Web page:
Some Grammar for prepositions, as taught to Greek students of High School ("Γραμματική Νέας Ελληνικής Γλώσσας (Α-Β-Γ Γυμνασίου)" here: http://ebooks.edu.gr/modules/ebook/show.php/DSGYM-A112/621/4006,17977/ )
"The prepositions that are used in Modern Greek are:
a) The Common, which are very often used, e.g. Αυτός ήλθε από την πόλη.
b) The Literary (or Archaic), derived from the ancient Greek and used in a very typical style and stereotypical expressions, e.g. O Περικλής έζησε τον πέμπτο αιώνα προ Χριστού (Pericles lived in the 5th century B.C.). Note: Here προ Χριστού can abbreviate as π.Χ. but A.C. is μετά Χριστόν, or μ.Χ. abbreviated).
Some prepositions sometimes operate as adverbs, sometimes as conjunctions and sometimes as prepositions, e.g. Η πυροσβεστική έφτασε μετά την αστυνομία= The fire brigade arrived after the police (as preposition here) and Ο Γιώργος έφτασε μετά=George arrived afterwards (as adverb).
The two kinds of prepositions presented here:
αντί=instead, από=from, by, για=for, δίχως=without, εναντίον=against, εξαιτίας=because of, έως=until, ίσαμε= about, more or less, equal with, κατά=during etc , με=with, μετά=after, μεταξύ=between, among, μέχρι=till, until, παρά=despite, πριν=before, προς=to, σαν=like, σε=in, χωρίς=without, ως=as.
Literary or Archaic
ανά=per, άνευ=without, διά=for, εις=in, εκ=out, εκτός=except, εν=in ένεκα=because of, εντός=in, inside, επί=on, κατόπιν=after, λόγω=because, μείον=less, minus, μέσω=through, by, περί=about, laying, concerning, πλην=except, minus, προ=before, συν=plus, υπέρ=, υπό=under, below, χάριν=sake.
Besides the two types of prepositions there are compound prepositions (or multi-word) prepositions which are prepositions or combinations thereof (e.g., εκτός από=except for, πριν από=before, etc.) or adverb combinations with prepositions (e.g.έξω από=outside, μέσα σε=inside etc).
The prepositions are used either alone or as first part of compound words. The prepositions, which are used only in syntax are:
για, δίχως, εναντίον, εξαιτίας, έως, ίσαμε, με, μεταξύ, μέχρι, πριν, σαν, σε, χωρίς, ως.
άνευ, εκτός, ένεκα, εντός, κατόπιν, λόγω, μείον, μέσω, πλην, χάριν.
All others used in syntax and composition of words.
Nouns, adjectives, pronouns and numeric that follow the prepositions are normally in accusative, e.g. Αυτός ήλθε με το γιό του= He came with his son. But it is possible, after certain prepositions,to be in genitive, eg Αυτή η επιτυχία φαίνεται σαν δώρο εξ ουρανού (Archaic)=This success seemed like a gift from heaven, or even nominative, e.g. Αυτός έγινε από δήμαρχος, κλητήρας ( δήμαρχος=mayor, κλητήρας=clerk, bailiff, a usual Greek proverb).
In speech some changes happen in the form of prepositions, which are derived from elision (έκθλιψη) of the final and removal (aphaeresis, αφαίρεση) of the initial vowels, e.g. με ένα βιβλίο → μ'ένα βιβλίο, από τα άλλα → απ'τ'άλλα.
In the case of meeting the preposition από with an article genitive or causative the final ο in από is eliminated, e.g. από τά άλλα → απ'τ'άλλα. The changes depend on the rate of speech in oral speech or the speech type or on the author's preferences in writing.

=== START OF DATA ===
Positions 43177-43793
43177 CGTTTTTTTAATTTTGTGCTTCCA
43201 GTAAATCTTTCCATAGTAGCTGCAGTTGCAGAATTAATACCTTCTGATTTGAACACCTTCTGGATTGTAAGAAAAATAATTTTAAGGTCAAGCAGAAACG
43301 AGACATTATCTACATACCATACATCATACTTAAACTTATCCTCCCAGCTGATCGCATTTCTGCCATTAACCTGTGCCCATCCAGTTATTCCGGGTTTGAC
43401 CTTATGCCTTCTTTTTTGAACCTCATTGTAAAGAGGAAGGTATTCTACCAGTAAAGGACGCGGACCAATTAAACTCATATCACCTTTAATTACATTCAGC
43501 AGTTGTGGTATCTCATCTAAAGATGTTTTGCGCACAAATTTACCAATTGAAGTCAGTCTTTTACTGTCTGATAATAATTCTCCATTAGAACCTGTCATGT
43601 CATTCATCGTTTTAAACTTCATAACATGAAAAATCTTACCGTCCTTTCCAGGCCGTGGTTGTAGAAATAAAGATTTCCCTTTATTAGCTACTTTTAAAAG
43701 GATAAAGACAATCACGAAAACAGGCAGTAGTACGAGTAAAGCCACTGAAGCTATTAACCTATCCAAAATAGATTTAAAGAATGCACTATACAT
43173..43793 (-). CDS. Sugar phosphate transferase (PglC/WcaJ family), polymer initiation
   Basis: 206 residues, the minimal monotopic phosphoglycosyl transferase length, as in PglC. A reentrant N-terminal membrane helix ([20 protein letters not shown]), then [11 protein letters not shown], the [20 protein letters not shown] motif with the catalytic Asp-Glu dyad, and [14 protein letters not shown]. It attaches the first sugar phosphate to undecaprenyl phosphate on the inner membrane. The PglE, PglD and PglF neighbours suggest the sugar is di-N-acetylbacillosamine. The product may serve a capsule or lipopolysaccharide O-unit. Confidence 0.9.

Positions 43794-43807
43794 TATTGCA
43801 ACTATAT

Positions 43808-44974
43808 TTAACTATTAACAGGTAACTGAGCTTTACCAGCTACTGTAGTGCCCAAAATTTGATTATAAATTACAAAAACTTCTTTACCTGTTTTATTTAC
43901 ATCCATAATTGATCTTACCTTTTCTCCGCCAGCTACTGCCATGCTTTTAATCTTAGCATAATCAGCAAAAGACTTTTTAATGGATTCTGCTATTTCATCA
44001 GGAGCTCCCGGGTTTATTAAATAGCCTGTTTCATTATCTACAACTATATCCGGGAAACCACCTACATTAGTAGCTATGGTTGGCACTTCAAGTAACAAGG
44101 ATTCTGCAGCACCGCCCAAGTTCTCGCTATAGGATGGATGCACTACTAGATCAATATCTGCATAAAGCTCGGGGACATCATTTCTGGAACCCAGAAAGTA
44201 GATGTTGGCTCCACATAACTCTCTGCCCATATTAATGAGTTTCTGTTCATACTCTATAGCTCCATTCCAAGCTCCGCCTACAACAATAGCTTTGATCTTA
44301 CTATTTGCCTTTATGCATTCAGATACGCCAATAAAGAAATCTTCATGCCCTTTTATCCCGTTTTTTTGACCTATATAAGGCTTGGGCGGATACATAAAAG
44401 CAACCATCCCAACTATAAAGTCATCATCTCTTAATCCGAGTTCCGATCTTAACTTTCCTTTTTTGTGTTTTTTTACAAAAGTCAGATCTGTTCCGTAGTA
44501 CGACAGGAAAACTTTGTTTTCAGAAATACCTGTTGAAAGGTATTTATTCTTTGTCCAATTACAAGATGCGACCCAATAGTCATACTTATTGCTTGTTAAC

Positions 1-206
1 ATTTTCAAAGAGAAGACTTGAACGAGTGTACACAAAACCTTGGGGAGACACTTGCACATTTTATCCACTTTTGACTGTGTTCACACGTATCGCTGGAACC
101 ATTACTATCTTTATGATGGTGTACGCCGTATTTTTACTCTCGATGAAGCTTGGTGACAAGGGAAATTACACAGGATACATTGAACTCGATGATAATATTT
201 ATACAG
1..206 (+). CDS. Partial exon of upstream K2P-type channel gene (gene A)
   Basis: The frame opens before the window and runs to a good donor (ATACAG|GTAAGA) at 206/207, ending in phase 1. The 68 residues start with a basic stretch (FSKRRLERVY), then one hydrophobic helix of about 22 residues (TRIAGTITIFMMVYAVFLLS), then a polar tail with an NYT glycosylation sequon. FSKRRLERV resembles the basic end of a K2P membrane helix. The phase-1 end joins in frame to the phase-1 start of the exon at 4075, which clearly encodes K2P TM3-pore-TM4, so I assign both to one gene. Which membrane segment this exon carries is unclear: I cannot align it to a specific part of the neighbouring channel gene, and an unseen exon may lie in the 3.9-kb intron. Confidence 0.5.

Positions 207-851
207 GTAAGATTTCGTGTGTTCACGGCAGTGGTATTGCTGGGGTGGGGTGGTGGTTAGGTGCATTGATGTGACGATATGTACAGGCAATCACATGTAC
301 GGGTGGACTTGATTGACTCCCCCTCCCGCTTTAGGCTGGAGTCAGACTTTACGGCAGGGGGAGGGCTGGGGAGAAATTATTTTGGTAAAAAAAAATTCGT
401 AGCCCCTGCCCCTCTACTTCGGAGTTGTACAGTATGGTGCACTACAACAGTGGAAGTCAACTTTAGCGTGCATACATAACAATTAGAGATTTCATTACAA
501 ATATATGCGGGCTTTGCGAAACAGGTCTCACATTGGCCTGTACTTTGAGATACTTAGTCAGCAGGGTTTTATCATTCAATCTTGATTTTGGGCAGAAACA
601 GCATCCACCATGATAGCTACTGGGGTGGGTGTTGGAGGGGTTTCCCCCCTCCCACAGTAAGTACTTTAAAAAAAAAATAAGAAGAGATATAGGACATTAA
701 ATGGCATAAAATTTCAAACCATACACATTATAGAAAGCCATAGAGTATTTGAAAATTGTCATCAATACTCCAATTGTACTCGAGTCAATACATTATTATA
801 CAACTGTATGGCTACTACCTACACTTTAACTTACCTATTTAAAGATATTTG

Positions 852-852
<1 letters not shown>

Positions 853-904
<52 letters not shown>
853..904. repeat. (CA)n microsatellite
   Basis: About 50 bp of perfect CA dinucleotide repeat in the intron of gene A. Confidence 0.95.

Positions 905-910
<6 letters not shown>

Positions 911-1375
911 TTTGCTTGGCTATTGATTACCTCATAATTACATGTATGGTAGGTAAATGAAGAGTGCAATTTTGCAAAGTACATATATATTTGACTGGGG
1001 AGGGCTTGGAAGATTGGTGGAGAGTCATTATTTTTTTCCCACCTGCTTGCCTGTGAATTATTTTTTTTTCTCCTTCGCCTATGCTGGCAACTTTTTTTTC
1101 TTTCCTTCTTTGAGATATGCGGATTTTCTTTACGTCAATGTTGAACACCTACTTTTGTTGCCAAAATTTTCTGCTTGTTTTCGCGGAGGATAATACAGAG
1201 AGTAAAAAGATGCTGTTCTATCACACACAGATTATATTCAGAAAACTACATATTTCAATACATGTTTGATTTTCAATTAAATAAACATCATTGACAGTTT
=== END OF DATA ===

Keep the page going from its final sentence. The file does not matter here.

Finally, the preposition σε, when found before the accusative and the generitive of the article, it forms with it one, single word, eg σε+του=στου, σε+τον=στου etc.
The translation is mine, I used the Google translation, so please correct my faults you find. I added some notes only and the translation of the examples to the above Greek text to be more understandable by non-Greek speakers.
With pronouns you can say either πίσω or πίσω από, just remember to use the genitive after the former and the accusative after the latter: είναι πίσω της, είναι πίσω από αυτή. With everything else use πίσω από: πίσω από το τραπέζι (behind the table), πίσω από την καρέκλα (behind the chair), πίσω από έναν τοίχο (behind a wall).
How do I know which prepositions take a genitive, and which take an accusative? Is there a list?
As a rule, after a preposition the accusative is used.
In the example above, πίσω is an adverb, not a preposition. As I mention in my other comment in this discussion it's the case of the pronoun straight after the adverb, that needs to be the genitive. After a preposition it would still be the accusative.
Πίσω in this case is definately a preposition. Maybe normally it is an adverb(?) but here it acts like a preposition! So the case only depends on the presence of the preposition απó as I understand..
Πίσω is an adverb in Greek and this categorisation is not flexible depending on any given phrase. Parts of speech like prepositions do not necessarily have a single way in which they dictate structure.
As a rule, after a preposition the accusative is used.
However, some prepositions, like επί, take the genitive case. Sometimes, even the nominative is used after από: http://ebooks.edu.gr/modules/ebook/show.php/DSGYM-A112/621/4006,17977/ That's what my comment refers to.
How can I follow a discussion when I'm not on the pc? There is no "Follow discussion" button.
Thank you for this discussion. πίσω is a new word for me. I was wondering how modern Gk would say "behind." Prepositions are always tricky. I was wondering how modern Gk navigates "behind" and "after." Ancient Gk used μετά, "after," temporally + accusative, which seems to be how it is still used in modern Gk (based on reading through this discussion here). It's interesting to learn that πίσω is + genitive while πίσω από is + accusative. Mandeson's old dictionary says πίσω is an adv. and means "back," so I guess πίσω από = "back from," i.e., behind.